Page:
Sinn Fein is also enjoying a unique degree of support for its stance from official Ireland, even from the Irish Independent, though RTE Northern Editor Tommy O’Gorman accused Sinn Fein of causing the crisis by being too proud to carry on playing second fiddle and Micheál Martin continues to knock the party. It is recognised that, to promote reconciliation with Unionism, Martin Mc Guinness has ‘sullied’ the republican ideal by meeting Royalty in a gracious way, commemorating Britain’s Imperialist ‘Great War; and in lesser Northern Ireland matters. (This can be contrasted with the sniping at Sinn Fein by all the Southern parties when Sinn Fein had to implement London’s ‘Austerity’ policies—to save Power-Sharing—in contradiction to its own programme aspirations.)
Sir Jeffrey Donaldson, another ultra who switched to the Democratic Unionist Party from David Trimble’s Ulster Unionist Party, has said that, if there is an election, Power-Sharing will not be re-established any time soon.
There is likely to be a concerted attempt to get Sinn Fein to give up this gift-horse of an election that has strayed into its stable. Concessions will be offered. It will not be surprising if some of these are really attractive —extra money for welfare; even the Maze Heritage Centre and an ‘Irish Language Act’ (already agreed, but withheld by Unionism).
However, this gift horse is too valuable to Sinn Fein to be given up. It needs this new election to satisfy Catholic anger and put it into a commanding political position.
And, after the Election, it should take a leaf from Sir Jeffrey’s book: Power-Sharing should not be re-established too hastily. It should be conditional on a worthwhile Unionist undertaking at the very least to implement those things which were agreed in the past but were reneged on. And the Dublin Establishment must be made to understand that, if it wants Devolution to exist—and it seems to want it badly now that it no longer exists—it must try to understand what Northern Ireland really is, and must stop trying to subvert Sinn Fein in the North for reasons related to domestic politics in the Republic.
Sinn Fein is one of the necessary parties in the North. The SDLP, which frittered away its substance and is playing at Opposition, is only a deserter from the obligation which it undertook by negotiating the 1998 Agreement.
Northern Ireland is the’ hook’ in the Irish body politic, left by Britain to draw the Irish breac (trout) back into British waters.
With the communal division as an excuse, Northern Ireland was cut out of the ‘Kingdom of Ireland region of the UK. Britain, appalled at the prospect of a minority Unionist community in an all-Ireland administration, made the nationalist community a (larger) minority in an undemocratic Unionist- controlled area of its own state.
The ‘hook’ for Ireland over the subsequent century has been that, if it wants to vindicate the territorial integrity of the historic kingdom and the the rights of nationalists in Northern Ireland, it can easily do this by going ‘home’ to Britain. And every move to vindicate the Irish historical destiny in the area freed from British rule encountered the criticism that unity was being made more problematical. The more ‘Irish’ the Irish became, the harder it would be to inveigle Unionists to Irish unity. The idea was promoted that the more like Britain that Ireland became, the more likely the Unionists would be to accept Irish unity.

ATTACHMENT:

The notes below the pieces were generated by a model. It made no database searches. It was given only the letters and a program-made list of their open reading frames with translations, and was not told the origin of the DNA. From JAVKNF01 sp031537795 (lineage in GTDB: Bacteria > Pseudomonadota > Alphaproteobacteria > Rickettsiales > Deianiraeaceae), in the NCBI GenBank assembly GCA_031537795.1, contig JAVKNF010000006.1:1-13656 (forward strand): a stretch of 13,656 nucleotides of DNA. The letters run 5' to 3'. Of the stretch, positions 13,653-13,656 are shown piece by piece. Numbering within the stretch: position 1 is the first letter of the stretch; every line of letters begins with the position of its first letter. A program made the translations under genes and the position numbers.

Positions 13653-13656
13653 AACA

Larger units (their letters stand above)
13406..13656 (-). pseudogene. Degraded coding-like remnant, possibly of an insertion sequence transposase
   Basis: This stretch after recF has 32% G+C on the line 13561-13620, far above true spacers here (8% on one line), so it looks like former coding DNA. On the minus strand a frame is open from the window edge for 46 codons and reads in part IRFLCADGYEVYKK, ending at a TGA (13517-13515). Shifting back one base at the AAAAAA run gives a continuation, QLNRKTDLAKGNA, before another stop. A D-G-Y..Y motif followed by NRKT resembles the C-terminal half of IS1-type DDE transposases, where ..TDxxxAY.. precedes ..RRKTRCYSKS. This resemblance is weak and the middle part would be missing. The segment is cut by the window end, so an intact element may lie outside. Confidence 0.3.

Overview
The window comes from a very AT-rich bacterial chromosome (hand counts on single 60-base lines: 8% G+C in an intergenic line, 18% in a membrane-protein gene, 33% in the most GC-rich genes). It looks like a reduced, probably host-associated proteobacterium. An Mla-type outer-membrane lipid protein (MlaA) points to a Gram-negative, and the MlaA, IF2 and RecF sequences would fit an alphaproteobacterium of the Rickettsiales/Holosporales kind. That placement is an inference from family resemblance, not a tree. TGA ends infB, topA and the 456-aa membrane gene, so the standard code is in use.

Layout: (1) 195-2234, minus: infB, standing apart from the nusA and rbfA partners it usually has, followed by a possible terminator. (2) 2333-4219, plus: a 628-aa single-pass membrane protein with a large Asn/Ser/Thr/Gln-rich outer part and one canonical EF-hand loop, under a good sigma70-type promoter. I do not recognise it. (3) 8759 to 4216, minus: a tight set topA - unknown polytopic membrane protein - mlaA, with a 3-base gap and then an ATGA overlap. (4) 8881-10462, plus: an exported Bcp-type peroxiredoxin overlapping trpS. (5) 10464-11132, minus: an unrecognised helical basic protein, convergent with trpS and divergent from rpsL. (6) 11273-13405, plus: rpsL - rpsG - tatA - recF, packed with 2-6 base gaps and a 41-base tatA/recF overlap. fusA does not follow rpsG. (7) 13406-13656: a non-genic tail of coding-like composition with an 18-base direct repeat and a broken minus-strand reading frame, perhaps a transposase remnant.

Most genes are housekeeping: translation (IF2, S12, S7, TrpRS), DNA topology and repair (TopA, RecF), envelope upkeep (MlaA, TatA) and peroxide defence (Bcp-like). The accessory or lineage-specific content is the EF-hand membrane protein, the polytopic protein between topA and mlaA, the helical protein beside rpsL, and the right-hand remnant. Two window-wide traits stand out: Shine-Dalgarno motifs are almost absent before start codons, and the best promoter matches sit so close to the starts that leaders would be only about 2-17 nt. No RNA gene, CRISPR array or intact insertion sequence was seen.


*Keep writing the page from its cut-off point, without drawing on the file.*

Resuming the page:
Down the years various grounds for Unionist objections to unity with Ireland have fallen by the wayside‚in particular the idea that Ireland was too Catholic or too poor. Only the cultural difference now remains.
The 1970 war in Northern Ireland was fought in the first instance for Irish unity. When Republicans came to understand that the majority community in Northern Ireland was too intransigent in defending their identity and too strong to accept an all-Ireland state, they settled for an interim arrangement.
This made sense. It is unlikely that Protestants will ever vote en masse for a United Ireland; they are too independent and too wedded to their heritage to transfer their allegiance to Ireland: a country with which they have little cultural affinity.
However, a prolonged period of Power-Sharing could accustom Protestants to living with Catholics who exercised political power.
A united Ireland will never be a love match for the Protestants, but in due course, with an ever-increasing Catholic population soon to become a majority, it could be an arranged marriage which brings satisfaction to both sides.
This was the prospect opened up by Power-Sharing under the GFA. It was a project which tended to circumvent the ‘hook’ of Partition. That route to accommodation has been blocked off by the British vote to leave the European Union. There will be no escaping a ‘hard Border’ between Britain and Europe, to be established in April 2019. Will that Hard Border run between Britain and the island of Ireland or along the present dividing line between Northern and Southern Ireland?
Here is the ‘hook’ of Northern Ireland back to catch the Irish trout.
Taoiseach Enda Kenny’s inclination— seconded by his Foreign Minister Charles Flanagan—is to keep Ireland as a whole as close as possible to Britain. He knows it is not practical politics, yet, for the Republic to follow Britain out of Europe—but that is the way Blueshirt sympathisers would favour.
Part of the Fine Gael game plan has been to argue to European leaders that Northern Ireland, and particularly keeping the peace in Northern Ireland—the hard-won Republican Peace Process—require dilution of European rules to allow some kind of constitutional ambiguity over the position of Northern Ireland, so that it can remain both European and British in constitutional terms. The European part of that equation would be mediated by Ireland— ergo a United Ireland would be brought another step closer. That has been the thinking behind the Kenny strategy since the Brexit vote.